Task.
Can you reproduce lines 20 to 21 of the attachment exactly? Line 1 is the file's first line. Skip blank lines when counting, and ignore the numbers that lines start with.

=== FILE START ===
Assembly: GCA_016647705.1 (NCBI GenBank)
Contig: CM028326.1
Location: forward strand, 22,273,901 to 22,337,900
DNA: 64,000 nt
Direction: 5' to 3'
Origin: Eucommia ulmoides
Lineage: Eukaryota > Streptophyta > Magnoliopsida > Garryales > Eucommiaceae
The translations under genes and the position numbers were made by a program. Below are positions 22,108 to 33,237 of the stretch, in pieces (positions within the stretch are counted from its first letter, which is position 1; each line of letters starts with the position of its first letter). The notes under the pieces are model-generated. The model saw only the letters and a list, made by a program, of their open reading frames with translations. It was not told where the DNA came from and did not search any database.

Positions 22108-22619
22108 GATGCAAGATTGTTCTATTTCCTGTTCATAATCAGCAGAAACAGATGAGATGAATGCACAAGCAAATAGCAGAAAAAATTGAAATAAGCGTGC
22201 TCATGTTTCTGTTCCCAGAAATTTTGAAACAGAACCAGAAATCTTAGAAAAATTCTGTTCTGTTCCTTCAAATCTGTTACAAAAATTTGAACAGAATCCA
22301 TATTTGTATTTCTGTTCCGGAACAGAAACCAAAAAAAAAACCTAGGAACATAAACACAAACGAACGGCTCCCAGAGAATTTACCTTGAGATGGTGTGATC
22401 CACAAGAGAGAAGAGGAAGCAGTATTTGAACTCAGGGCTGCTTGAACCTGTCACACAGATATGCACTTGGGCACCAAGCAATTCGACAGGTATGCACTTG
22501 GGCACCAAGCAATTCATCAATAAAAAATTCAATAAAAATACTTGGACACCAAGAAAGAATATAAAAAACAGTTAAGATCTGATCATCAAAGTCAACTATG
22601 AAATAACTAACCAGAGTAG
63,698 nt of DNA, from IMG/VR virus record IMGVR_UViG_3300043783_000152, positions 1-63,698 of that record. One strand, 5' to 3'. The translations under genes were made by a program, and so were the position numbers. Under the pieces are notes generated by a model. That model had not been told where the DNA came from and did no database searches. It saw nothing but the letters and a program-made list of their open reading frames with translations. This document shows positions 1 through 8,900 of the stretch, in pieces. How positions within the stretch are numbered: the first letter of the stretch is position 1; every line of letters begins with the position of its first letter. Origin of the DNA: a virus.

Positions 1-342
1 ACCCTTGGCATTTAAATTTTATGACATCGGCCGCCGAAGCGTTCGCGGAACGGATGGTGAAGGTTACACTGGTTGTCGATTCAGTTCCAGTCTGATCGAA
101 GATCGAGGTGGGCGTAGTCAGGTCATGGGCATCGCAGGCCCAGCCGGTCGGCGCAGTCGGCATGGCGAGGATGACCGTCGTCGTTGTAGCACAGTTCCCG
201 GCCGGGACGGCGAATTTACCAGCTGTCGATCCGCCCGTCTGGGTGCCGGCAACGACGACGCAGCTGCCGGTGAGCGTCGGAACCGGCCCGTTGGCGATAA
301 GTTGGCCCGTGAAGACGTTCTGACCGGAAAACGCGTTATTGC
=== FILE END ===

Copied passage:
201 GCCGGGACGGCGAATTTACCAGCTGTCGATCCGCCCGTCTGGGTGCCGGCAACGACGACGCAGCTGCCGGTGAGCGTCGGAACCGGCCCGTTGGCGATAA
301 GTTGGCCCGTGAAGACGTTCTGACCGGAAAACGCGTTATTGC